Indian children win the One World Media Award
Mini-documentaries by Indian children have won the 2003 One World
Media Award in the category Special Achievements. Children from
disadvantaged areas and depressed situations in India have made
videos about the problems they have to deal with each day. There
are documentaries about child prostitution, child labour, living
in a garbage dump, and living in the smoke and fumes from a hazardous
industry. The films were made by children, but are intended for
an adult public. The video program is called ’Children have
something to say’. Three of the young filmmakers, teenagers
from one of the poorest slums in New Delhi, accepted the prize
during a festive ceremony in London.
The documentaries were created as part of the Plan Nederland project
- the former ‘Foster Parents Plan’. This organisation’s
objective is to help children who live in poverty. Providing information
to educators in developing countries is one component of the program.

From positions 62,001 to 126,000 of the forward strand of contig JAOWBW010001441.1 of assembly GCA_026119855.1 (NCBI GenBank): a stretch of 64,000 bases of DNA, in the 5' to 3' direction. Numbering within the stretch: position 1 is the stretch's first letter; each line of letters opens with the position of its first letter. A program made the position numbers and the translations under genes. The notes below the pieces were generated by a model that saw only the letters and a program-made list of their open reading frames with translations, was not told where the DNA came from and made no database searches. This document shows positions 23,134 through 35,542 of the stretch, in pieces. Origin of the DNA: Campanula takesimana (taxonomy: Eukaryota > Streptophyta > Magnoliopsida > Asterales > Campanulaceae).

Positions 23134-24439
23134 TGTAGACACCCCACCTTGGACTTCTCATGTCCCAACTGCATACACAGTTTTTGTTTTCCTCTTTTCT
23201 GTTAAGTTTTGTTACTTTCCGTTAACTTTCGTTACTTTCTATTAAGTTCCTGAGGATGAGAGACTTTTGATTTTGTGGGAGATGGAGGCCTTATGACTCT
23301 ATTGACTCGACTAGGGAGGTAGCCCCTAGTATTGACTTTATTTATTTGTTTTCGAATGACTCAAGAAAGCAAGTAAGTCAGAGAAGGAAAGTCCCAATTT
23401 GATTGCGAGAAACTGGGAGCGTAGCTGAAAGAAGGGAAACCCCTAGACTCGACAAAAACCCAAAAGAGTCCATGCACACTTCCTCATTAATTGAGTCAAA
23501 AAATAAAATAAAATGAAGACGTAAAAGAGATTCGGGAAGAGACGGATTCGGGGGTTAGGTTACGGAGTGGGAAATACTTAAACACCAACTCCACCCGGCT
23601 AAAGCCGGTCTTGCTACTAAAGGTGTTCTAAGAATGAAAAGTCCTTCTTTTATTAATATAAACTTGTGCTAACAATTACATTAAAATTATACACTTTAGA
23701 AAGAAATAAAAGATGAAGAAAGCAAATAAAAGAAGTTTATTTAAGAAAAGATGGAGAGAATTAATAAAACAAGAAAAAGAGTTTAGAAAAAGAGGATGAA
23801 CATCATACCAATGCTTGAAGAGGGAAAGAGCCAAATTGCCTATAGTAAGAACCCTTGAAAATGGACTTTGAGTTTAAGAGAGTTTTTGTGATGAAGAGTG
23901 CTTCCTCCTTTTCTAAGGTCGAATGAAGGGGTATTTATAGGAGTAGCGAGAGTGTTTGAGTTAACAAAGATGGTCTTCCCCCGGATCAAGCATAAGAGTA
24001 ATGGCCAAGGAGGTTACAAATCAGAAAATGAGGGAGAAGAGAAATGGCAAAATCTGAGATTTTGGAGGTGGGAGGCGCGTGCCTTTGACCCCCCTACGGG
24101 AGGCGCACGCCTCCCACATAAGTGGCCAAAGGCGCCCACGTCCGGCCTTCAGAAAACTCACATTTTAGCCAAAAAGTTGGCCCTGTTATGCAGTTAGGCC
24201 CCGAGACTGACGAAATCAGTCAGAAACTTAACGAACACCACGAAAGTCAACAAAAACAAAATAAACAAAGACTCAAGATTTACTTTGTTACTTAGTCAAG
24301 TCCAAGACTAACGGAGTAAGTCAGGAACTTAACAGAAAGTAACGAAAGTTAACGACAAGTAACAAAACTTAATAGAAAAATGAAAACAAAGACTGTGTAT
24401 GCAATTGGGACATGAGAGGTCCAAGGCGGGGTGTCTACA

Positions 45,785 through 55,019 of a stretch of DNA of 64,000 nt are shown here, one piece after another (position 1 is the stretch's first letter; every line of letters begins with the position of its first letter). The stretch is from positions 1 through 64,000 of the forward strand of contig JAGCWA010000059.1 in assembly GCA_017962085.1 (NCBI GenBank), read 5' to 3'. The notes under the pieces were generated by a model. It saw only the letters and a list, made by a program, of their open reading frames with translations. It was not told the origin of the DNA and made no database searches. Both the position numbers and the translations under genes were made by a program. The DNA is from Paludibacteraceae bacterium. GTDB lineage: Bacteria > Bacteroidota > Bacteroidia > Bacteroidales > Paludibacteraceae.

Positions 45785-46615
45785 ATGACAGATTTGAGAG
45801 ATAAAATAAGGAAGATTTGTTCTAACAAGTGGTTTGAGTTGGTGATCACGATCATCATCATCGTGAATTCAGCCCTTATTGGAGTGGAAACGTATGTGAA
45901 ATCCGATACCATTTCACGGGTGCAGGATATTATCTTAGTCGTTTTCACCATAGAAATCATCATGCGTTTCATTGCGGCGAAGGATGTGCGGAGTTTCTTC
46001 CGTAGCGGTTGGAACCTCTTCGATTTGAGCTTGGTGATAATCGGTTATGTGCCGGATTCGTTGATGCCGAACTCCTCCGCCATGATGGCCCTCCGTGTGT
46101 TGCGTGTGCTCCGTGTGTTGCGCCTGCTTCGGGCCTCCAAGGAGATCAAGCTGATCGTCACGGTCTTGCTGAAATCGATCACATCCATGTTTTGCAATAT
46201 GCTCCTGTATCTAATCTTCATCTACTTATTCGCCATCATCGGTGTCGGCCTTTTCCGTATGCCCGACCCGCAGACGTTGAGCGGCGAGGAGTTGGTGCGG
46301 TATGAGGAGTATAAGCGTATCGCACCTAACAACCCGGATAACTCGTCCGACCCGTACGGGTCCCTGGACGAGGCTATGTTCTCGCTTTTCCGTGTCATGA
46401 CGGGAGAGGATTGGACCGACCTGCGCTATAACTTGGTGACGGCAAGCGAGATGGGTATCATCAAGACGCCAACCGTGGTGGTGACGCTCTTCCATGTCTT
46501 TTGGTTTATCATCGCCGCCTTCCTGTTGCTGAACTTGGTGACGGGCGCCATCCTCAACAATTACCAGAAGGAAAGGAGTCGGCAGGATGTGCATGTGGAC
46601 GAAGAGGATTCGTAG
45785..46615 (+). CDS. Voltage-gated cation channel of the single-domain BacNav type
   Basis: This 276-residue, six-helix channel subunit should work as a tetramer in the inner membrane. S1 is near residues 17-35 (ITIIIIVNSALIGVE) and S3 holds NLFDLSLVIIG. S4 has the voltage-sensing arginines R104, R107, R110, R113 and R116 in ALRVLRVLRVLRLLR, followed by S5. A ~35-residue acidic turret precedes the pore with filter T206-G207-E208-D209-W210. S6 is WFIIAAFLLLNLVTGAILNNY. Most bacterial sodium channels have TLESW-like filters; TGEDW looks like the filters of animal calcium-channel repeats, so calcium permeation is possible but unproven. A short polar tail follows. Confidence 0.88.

Plan Nederland uses all available media to do this: puppet shows,
street theatre, children’s newspapers, radio programs and
video films. The children themselves can explain the problems they
have to deal with; for example, they created the prize winning video
programs themselves. Plan Nederland’s philosophy is that the
most pressing issues and the most taboo subjects can be discussed.
The One World Broadcasting Trust, which awards the prizes annually,
was set up in 1987 by the broadcasters ITV and the BBC. The foundation
supports all types of media whose purpose is to provide a multi-faceted
and in-depth image of developing countries.